During the early modern period, hundreds of Turks and Moors traded in English and Welsh ports, dazzled English society with exotic cuisine and Arabian horses, and worked small jobs in London, while the "Barbary Corsairs" raided coastal towns and, if captured, lingered in Plymouth jails or stood trial in Southampton courtrooms. In turn, Britons fought in Muslim armies, traded and settled in Moroccan or Tunisian harbor towns, joined the international community of pirates in Mediterranean and Atlantic outposts, served in Algerian households and ships, and endured captivity from Salee to Alexandria and from Fez to Mocha. In Turks, Moors, and Englishmen, Nabil Matar vividly presents new data about Anglo-Islamic social and historical interactions. Rather than looking exclusively at literary works, which tended to present unidimensional stereotypes of Muslims—Shakespeare's "superstitious Moor" or Goffe's "raging Turke," to name only two—Matar delves into hitherto unexamined English prison depositions, captives' memoirs, government documents, and Arabic chronicles and histories. The result is a significant alternative to the prevailing discourse on Islam, which nearly always centers around ethnocentrism and attempts at dominance over the non-Western world, and an astonishing revelation about the realities of exchange and familiarity between England and Muslim society in the Elizabethan and early Stuart periods. Concurrent with England's engagement and "discovery" of the Muslims was the "discovery" of the American Indians. In an original analysis, Matar shows how Hakluyt and Purchas taught their readers not only about America but about the Muslim dominions, too; how there were more reasons for Britons to venture eastward than westward; and how, in the period under study, more Englishmen lived in North Africa than in North America. Although Matar notes the sharp political and colonial differences between the English encounter with the Muslims and their encounter with the Indians, he shows how Elizabethan and Stuart writers articulated Muslim in terms of Indian, and Indian in terms of Muslim. By superimposing the sexual constructions of the Indians onto the Muslims, and by applying to them the ideology of holy war which had legitimated the destruction of the Indians, English writers prepared the groundwork for orientalism and for the eighteenth- and nineteenth-century conquest of Mediterranean Islam. Matar's detailed research provides a new direction in the study of England's geographic imagination. It also illuminates the subtleties and interchangeability of stereotype, racism, and demonization that must be taken into account in any responsible depiction of English history.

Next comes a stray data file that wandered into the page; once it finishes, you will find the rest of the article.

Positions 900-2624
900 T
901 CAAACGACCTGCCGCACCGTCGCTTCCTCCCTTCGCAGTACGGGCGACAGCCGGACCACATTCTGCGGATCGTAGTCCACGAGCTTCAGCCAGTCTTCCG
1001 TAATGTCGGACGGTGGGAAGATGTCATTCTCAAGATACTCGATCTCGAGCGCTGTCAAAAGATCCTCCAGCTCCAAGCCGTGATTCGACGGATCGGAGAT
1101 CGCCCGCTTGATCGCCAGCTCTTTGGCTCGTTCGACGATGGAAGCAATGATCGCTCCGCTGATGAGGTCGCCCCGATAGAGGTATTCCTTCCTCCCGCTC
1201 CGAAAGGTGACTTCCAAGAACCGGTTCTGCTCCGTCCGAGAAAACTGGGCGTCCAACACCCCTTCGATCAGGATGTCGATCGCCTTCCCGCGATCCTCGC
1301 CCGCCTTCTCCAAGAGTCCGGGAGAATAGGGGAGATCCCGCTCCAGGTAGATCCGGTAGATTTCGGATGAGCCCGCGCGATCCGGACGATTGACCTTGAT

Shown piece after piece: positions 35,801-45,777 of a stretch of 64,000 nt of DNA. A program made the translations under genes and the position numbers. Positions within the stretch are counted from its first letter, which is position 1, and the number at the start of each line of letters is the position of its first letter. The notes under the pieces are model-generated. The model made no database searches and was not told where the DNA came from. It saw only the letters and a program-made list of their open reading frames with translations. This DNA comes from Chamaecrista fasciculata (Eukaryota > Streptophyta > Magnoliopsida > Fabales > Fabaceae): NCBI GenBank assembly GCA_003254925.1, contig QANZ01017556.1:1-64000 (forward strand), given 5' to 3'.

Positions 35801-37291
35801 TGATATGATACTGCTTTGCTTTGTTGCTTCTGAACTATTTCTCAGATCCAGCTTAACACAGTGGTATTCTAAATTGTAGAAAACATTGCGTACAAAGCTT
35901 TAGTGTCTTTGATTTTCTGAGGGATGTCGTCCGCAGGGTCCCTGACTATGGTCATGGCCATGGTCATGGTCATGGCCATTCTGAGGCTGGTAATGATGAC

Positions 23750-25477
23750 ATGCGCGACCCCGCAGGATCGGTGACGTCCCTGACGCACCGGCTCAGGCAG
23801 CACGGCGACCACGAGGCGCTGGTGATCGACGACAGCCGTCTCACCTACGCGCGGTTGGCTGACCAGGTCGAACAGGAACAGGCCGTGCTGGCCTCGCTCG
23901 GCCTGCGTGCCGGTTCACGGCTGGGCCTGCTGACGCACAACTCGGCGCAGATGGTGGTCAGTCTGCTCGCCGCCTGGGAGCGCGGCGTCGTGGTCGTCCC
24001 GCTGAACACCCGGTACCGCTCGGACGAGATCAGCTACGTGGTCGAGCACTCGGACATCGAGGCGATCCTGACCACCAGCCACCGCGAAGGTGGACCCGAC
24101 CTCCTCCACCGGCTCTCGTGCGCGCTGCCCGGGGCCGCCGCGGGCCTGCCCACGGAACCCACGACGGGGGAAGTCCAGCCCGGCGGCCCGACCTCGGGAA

Biography & Autobiography

White Slaves, African Masters

Author: Paul Baepler

Publisher: University of Chicago Press

ISBN:

Category: Biography & Autobiography

Page: 310

View: 529

IntroductionCotton Mather: The Glory of GoodnessJohn D. Foss: A Journal, of the Captivity and Sufferings of John FossJames Leander Cathcart: The Captives, Eleven Years in AlgiersMaria Martin: History of the Captivity and Sufferings of Mrs. Maria MartinJonathan Cowdery: American Captives in TripoliWilliam Ray: Horrors of SlaveryRobert Adams: The Narrative of Robert AdamsEliza Bradley: An Authentic NarrativeIon H. Perdicaris: In Raissuli's HandsAppendix: Publishing History of the American Barbary Captive Narrative Copyright © Libri GmbH. All rights reserved.
History

Pirate Utopias

Author: Peter Lamborn Wilson

Publisher: Autonomedia

ISBN:

Category: History

Page: 219

View: 988